Set in a world of autumn landscapes, a young man, the Romantic, falls out of love with his girlfriend. He visits the goddess Love, asking her to restore his feelings. She warns him this is not a good idea, but when he persists she reluctantly agrees. When he returns to his girlfriend he finds her with another man. Feeling betrayed by the gods Love, Hate and Time, he sets out with his companion, Patience, seeking revenge.
The story of the Romantic is interwoven with the back story of the gods and a story about the corrupt Fat Daddy.Jason Salerno as Romance
Christopher Magee as Patience
Peter Stambler as Fat Daddy
Alee Spadoni as Po
Ron Blasdell as Pjorrc / The Apple Man
Jacqueline Heneghan as The Vent Monger / Old Love
Tom Hogan as King Crookie / Mr. Gord / The Butcher
Nathan Terry as Ludwig / The Baker / The Candlestick Maker
Roger Taylor as Rumpelstiltskin
Sarah Vaghari as Young Love
Alex Albrecht as The Spank
Amber Reeves as Aveta
Jeff Cannata, Conor Gelches and Nathan Terry provided additional Voices.
Director Michael P. Heneghan documented the production process on his blog The Pumpkin Moon.
The film was released under a Creative Commons by-nc-sa 3.0 license.
Mike Everleth of the Underground Film Journal (then Bad Lit) called the film "a fairy tale for adults, in every sense [with] some blue language", but also commended the visual style as "beautifully unique" and the story as a "[masterfully rich woven] tapestry for a far-out fable". He wrote that "The Romantic is a very rich and complex fairy tale and, like all good fairy tales, has deep moral metaphors buried within its story." Everleth especially lauded the characterization, both visually and in their objectives, writing they are "unable to escape their fates, in the way that many of us can feel pushed and pulled around by our own emotions."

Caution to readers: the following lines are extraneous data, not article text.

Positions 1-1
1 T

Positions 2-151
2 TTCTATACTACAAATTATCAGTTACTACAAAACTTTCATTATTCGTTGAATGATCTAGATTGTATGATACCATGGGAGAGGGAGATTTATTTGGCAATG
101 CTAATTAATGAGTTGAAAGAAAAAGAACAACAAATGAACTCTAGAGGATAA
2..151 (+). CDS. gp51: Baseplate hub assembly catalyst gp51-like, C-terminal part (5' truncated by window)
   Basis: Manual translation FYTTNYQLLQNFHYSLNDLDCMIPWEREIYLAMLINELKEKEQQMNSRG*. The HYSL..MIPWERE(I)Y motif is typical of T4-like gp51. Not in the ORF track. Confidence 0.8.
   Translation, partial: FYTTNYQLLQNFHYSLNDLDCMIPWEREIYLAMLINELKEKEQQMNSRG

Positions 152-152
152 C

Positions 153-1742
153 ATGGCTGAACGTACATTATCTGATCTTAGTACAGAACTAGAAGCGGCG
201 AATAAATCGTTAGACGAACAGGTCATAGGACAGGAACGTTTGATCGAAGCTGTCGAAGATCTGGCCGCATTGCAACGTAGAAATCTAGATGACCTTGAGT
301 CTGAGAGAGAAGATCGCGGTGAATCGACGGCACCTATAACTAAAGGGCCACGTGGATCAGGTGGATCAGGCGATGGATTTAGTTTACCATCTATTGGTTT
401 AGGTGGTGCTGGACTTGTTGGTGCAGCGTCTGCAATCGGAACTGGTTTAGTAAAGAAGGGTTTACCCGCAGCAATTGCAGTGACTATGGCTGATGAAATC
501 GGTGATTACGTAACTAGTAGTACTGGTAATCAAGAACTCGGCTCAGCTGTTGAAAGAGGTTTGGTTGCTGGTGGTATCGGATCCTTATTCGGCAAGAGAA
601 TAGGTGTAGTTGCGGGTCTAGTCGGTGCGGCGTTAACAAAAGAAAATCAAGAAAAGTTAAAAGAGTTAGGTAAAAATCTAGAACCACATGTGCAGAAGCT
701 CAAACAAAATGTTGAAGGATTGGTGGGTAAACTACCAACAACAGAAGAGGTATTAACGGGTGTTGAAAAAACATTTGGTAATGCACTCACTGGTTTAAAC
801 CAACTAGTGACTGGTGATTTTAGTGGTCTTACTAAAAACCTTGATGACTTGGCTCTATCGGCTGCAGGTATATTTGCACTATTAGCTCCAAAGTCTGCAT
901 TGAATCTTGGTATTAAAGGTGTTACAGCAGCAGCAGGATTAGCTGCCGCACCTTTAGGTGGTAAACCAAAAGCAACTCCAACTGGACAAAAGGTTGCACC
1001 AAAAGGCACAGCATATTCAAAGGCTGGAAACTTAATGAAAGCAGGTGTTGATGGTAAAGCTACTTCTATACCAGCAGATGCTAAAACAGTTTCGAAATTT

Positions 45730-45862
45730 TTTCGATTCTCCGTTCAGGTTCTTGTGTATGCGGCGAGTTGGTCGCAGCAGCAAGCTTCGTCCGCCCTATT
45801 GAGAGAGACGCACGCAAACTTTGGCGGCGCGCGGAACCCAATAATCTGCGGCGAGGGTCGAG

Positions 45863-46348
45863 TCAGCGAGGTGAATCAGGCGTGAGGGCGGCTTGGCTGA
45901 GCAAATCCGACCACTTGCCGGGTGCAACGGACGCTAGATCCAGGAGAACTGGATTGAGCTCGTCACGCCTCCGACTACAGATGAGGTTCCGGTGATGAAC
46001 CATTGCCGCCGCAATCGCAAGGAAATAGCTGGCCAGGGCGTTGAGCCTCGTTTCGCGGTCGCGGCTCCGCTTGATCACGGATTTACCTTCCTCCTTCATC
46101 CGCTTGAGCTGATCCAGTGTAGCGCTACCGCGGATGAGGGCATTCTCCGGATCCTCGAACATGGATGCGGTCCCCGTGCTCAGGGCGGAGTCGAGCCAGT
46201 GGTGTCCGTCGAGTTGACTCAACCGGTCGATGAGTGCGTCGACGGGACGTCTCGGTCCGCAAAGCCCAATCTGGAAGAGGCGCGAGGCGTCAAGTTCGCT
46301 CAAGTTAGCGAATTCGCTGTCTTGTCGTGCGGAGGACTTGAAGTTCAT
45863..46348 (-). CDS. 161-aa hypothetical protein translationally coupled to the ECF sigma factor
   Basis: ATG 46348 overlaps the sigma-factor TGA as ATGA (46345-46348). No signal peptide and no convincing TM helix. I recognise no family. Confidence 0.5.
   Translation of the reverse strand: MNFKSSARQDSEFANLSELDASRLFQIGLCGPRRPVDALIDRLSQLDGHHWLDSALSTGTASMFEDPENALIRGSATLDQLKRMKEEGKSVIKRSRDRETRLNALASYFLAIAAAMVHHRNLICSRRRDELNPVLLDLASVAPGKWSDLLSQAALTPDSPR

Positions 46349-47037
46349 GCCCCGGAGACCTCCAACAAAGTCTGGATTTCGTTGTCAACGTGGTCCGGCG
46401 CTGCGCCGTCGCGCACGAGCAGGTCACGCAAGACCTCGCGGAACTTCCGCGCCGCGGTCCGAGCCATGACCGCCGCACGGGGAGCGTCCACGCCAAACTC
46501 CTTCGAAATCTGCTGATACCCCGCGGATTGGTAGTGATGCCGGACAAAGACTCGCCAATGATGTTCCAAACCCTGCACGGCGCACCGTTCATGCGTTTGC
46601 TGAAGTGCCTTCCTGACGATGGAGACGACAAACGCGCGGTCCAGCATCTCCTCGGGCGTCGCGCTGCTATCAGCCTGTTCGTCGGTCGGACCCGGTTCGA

Mark Bell of Film Threat gave the film four out of five stars, writing that "the story is a little bit all over the place" and that "allegories about religion and philosophy play out simultaneously." Visually he called it "a style all its own, and it is all-out crazy", and compared it to Yellow Submarine ("though not as psychedelic") and Picasso ("though not as abstract").
Matt Cantor of Philadelphia City Paper called the film "an eerie, haunting film that's part myth, part fairy tale, and part fable." He wrote that the plot was "more episodic" than a traditional Hollywood story arc and "at times difficult to follow", but called the Tim Burton-echoing animation ultra-smooth, gorgeous and original. He also commended Jason Salerno's performance as Romance "passionate and convincing" and Nathan Terry's original film score "sweet and atmospheric".
Director Michael P. Heneghan said that "Submitting to film festivals was far, far more expensive than making the film", but "Surprisingly, a pop-fantasy animated feature film festooned with cartoon ding-dongs and nudey parts featuring a cast of difficult-to-love monsters working out their baggage over the course of a million subversive plot points didn’t really strike a chord with most film festival curators. Our first rejection letter came from a festival that I really wanted to be a part of and thus we started our film festival application process with a small chip on the shoulder and a little bit of a wounded heart. So it goes."